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Ok - I have this theory that is looking for some research, but how does one research something like this? Since the 2000 (s)election, possibly even before that, my political advisor and I have been talking about a breakdown of the American electorate that amounts to approximately 60% of folks who are eligible to vote actually voting. A 50+% majority of this group of voters is therefore only 30+% of those eligible to vote. This brought me to a simple, perhaps unverifiable, intuitive idea: what if this 50/50 split, this “polarized” electorate we hear about after every presidential (s)election, before and after every congressional vote, is a myth? Why would the Republican party put such herculean effort into suppressing the vote (chasing statistically non-existent “voter fraud”) if they actually had the numbers to win? So I came up with a shorthand to use in our conversations: Republicans/Conservatives are only 33% of the electorate - there are no more votes beyond that cap. I believe this is why Bush & his cabal had to steal two elections and why the mobilization of greater numbers of eligible voters has made it impossible for the RNC to keep up. I have often wondered why the Democratic party and it’s supporters do not simply make these numbers (provided my intuitive sense is correct here) known publicly. Perhaps they are concerned that this would seem overly partisan? That going on record with something like this might be suppressive in itself, akin to telling Republicans/Conservatives that they can’t win so they should just stay home. Maybe it’s just too hard to get a real fix on these numbers in a country where the number of people who don’t vote is consistently higher than the “majority” that “wins” the (s)election. With that in mind, maybe the status quo (the 50/50 horserace model) is more appealing to the Democrats than the risky prospect of informing the electorate that a third party win is statistically possible...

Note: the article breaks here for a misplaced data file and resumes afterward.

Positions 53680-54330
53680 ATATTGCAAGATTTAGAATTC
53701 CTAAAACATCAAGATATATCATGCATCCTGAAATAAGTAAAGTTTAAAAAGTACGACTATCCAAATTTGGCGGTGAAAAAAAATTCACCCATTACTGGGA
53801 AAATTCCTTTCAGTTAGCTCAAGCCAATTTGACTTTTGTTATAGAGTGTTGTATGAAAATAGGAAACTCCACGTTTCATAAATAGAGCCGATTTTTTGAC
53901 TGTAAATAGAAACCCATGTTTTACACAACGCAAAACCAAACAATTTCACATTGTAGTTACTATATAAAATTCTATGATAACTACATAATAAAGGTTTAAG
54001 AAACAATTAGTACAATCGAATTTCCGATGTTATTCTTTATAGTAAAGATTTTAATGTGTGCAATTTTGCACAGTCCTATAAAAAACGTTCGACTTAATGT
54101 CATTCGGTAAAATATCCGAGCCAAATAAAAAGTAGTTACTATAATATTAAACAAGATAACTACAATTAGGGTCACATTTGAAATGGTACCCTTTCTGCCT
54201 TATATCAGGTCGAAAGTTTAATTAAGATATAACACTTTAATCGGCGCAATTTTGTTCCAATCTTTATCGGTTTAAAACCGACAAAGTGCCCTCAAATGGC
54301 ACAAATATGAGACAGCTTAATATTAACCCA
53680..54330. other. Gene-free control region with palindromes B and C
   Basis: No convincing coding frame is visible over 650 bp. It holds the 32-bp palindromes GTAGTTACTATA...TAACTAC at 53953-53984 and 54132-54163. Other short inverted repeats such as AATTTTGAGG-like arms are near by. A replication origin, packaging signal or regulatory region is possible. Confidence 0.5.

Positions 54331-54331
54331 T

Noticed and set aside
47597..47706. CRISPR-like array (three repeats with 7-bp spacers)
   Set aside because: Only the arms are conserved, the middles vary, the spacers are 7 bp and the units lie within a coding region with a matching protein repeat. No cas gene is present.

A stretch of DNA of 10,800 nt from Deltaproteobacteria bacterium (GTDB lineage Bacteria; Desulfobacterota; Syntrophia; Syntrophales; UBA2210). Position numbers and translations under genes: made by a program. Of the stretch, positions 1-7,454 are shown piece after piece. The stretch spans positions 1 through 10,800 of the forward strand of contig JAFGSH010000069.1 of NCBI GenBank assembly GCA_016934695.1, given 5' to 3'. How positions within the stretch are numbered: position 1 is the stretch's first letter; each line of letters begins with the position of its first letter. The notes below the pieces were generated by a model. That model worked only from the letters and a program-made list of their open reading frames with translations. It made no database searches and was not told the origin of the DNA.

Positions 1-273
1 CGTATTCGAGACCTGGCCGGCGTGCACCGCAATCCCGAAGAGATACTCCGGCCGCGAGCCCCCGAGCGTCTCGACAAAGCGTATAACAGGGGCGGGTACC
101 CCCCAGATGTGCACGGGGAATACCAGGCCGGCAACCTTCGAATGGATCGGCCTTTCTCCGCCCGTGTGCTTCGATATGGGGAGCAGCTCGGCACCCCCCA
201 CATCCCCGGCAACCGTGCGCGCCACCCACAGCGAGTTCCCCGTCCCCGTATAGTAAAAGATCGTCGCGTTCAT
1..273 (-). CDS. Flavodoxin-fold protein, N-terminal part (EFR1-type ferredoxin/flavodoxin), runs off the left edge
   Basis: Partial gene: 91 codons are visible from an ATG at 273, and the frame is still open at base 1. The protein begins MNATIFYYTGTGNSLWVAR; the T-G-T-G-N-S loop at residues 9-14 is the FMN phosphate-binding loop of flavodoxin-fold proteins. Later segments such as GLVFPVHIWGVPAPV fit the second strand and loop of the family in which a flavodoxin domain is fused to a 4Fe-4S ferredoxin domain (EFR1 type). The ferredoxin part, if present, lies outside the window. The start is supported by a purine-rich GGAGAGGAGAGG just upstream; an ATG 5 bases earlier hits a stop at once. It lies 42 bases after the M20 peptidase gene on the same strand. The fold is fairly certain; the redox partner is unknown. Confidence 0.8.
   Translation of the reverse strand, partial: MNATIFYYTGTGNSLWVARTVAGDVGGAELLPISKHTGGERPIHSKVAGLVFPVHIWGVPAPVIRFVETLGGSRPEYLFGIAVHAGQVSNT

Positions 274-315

I think that questioning authority requires a recognition that those in authority have the means to manipulate what we accept as “objective” facts, including control over delivery of these “objective” facts (via media, education, socialization, etc.). It is up to us to look to one another, alternative sources of information, and our intuitive understanding to see through the veneer of this “objectivity.” This is not to say that we should make a policy of disregarding “reality,” “truth,” or the “facts” but that a greater understanding comes when we keep in mind that we are all subjective beings, each with our own perceptions and interpretations of the “reality” around us.

Originally posted on Nov 8, 2012

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